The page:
'Knuckle City': SA's Oscar contender pulls no punches about GBV, growing up in 'ikasi'
This film shines an uncompromising light on life in one of the birthplaces of local boxing champions, writes Setumo-Thebe Mohlomi
This is a typical day for Ladumo “9mm” Lamati, the International Boxing Federation's super-bantamweight champion: three bananas, a granola bar and a CBD energy drink inhaled between a sparring session and an hour-long run followed by back-to-back boxing lessons with clients from 5pm until late.
Lamati splits his time between the demands of his professional boxing ambitions and his responsibilities as a trainer at the gym he fights out of, the Fightsports Centre in Norwood, Johannesburg. Between bites of snacks, he reflects on his upbringing in Mdantsane in the Eastern Cape - the place that made him and his career.
Mdantsane is also the setting of Knuckle City, the acclaimed local drama that follows the township's boxing scene. After showing at cinemas locally, the film enjoyed a successful run on the international festival circuit that saw it winning six Golden Horn Awards and being selected as the official South African submission for the Oscars. It is currently available to stream on Showmax.
Knuckle City follows the lives of brothers Dudu and Duke Nyakama, the sons of a slain boxing champion, Art Nyakama, and a bedridden mother, Mother Hen. It opens in 1994 and shifts between the brothers' childhood and adult lives. In 2019 the boys have grown up to follow in the footsteps of their father. Dudu has become a womanising professional boxer and Duke a career criminal.
Mdantsane is director Jahmil XT Qubeka's hometown. In his film, he takes audiences to one of the birthplaces of boxing world champions.
The film tells a story that, despite being fictional, has a real authenticity. That the boxing scene in Mdantsane (and the Eastern Cape in general) has consistently produced national and international champions from severely under-resourced areas is a marvel. In the film, the father, Art, is loosely based on real-life boxing champions from the area. Elder brother Dudu is a “warhorse” boxer past his prime. Duke is a brash tsotsi looking to make a change.
The plot is at its most interesting when it doesn't fulfil viewers' ideas of happy endings and solutions to the real social ills it portrays.
The boxing scene is hyper-masculine, as is the gang environment. Patriarchy continues to dominate this community. The most vulnerable in these under-resourced townships are the most abused, and the roles of men and women and the way that the lives of people in the community unfold are deeply disturbing when they're portrayed authentically.
In the film, Art and Dudu prey on and rape young girls. This kind of behaviour is commonplace in South African townships.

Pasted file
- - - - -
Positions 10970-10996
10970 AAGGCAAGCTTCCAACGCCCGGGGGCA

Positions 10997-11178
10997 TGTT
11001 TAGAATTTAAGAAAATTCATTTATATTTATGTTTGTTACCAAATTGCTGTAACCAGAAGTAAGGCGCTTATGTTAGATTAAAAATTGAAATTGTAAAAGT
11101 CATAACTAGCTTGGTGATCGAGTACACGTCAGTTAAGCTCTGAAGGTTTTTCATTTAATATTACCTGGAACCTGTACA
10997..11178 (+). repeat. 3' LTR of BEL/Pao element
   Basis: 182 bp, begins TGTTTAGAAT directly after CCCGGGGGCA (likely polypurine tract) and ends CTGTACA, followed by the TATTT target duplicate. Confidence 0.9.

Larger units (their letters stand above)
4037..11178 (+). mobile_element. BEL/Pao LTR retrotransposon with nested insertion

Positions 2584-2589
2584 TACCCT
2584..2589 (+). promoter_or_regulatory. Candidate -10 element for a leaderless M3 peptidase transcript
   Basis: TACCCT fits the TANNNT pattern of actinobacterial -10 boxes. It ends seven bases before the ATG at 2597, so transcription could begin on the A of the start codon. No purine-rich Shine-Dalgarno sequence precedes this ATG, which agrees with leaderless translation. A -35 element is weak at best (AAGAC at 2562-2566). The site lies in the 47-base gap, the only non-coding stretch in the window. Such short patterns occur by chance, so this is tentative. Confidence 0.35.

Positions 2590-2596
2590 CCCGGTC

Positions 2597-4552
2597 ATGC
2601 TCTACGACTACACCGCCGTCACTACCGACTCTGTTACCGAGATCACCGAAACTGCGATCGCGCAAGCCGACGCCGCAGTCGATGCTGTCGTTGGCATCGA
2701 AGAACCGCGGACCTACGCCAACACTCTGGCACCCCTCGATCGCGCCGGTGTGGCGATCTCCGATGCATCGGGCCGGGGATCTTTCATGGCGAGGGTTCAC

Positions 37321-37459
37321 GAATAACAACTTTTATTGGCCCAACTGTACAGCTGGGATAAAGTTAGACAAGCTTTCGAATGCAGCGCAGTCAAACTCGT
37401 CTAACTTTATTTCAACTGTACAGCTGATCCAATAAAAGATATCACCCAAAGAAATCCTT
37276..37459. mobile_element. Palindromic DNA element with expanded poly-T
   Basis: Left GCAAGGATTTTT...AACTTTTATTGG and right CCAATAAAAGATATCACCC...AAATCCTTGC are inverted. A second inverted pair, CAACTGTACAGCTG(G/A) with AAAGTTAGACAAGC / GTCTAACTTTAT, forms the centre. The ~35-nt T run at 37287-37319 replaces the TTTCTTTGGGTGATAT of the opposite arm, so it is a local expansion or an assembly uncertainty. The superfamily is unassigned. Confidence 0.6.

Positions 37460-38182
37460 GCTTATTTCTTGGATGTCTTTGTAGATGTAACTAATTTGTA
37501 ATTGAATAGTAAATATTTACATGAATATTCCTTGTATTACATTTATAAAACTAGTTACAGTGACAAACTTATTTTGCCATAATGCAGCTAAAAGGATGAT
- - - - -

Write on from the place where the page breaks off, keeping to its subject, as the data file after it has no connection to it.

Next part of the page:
What is also unsettling is how Knuckle City portrays moments when the behaviour of the father and sons is only mildly censured, in ways that are careful not to disrupt the relationships held with the perpetrators of these crimes.
It hits home when Minky, a nurse and Dudu's love interest, makes light of how young girls keep her 37-year-old boyfriend warm, and when Mother Hen suggests that sex is the consumption of women, that they are “eaten” by men. When Nosisi, Dudu's teenage daughter, slaps her father while confronting him about raping girls in her class, the moment is not heroic, it's desperate.
All of the characters in the film are loosely based on real people from Mdantsane, like Ladumo “9mm” Lamati.
“If I hadn't walked through the gym door my life would have had one of two outcomes: jail or death,” he says.
“I have childhood friends who are in jail. One of my friends is dead - shot by my cousin, who lives next door. In April 2017, I was fighting in a boxing match for South Africa on the day they buried the guy, but, of course, I couldn't go.”
Lamati was born at NU 8 Clinic (locally known as iclinic kwa 8) on Spine Road, halfway between his home to the east and the boxing gym, a short distance to the west. At eight years old, he put his little hands into boxing gloves for the first time and made gum guards from strips of plastic bags. He trained in his school classroom, which doubled as his gym.
In 2003, at the age of 11, he won an opportunity to compete at the SA Boxing Games after winning bronze at the Eastern Cape Games. In 2014 he moved to Johannesburg to pursue a professional career under the legendary trainer Nick Durandt, and that move out of the township changed his life forever.
“Remember, we grew up learning from the environment we were in,” Lamati says. “What you see and experience every day is so important. It shapes you. Ikasi - that place is not meant for someone to succeed.”
Knuckle City is entertaining in the way that a bystander might enjoy derisive jibes traded between two people. It's enjoyable to watch, but it does not spare the viewer. It pokes at our vulnerabilities and makes us uncomfortable, calling into question the mettle of our character. It asks who we are when we are at our most desperate. It takes us into the failures and successes of people like Ladumo Lamati.
Young Lamati and his friends at the gym would slip their hands into the wet gloves they shared for the opportunity to escape into boxing for a time. It was an escape from the socioeconomic pressures that had already begun to exert themselves on their young lives.
“A 12-year-old kid from my township is capable of taking someone's life, sent by older people to do that. I was relieved the first day I got into a gym and put gloves on and made someone bleed. I felt the most free in the gym,” he says.
“I could punch, I could sweat. I could get everything out.”
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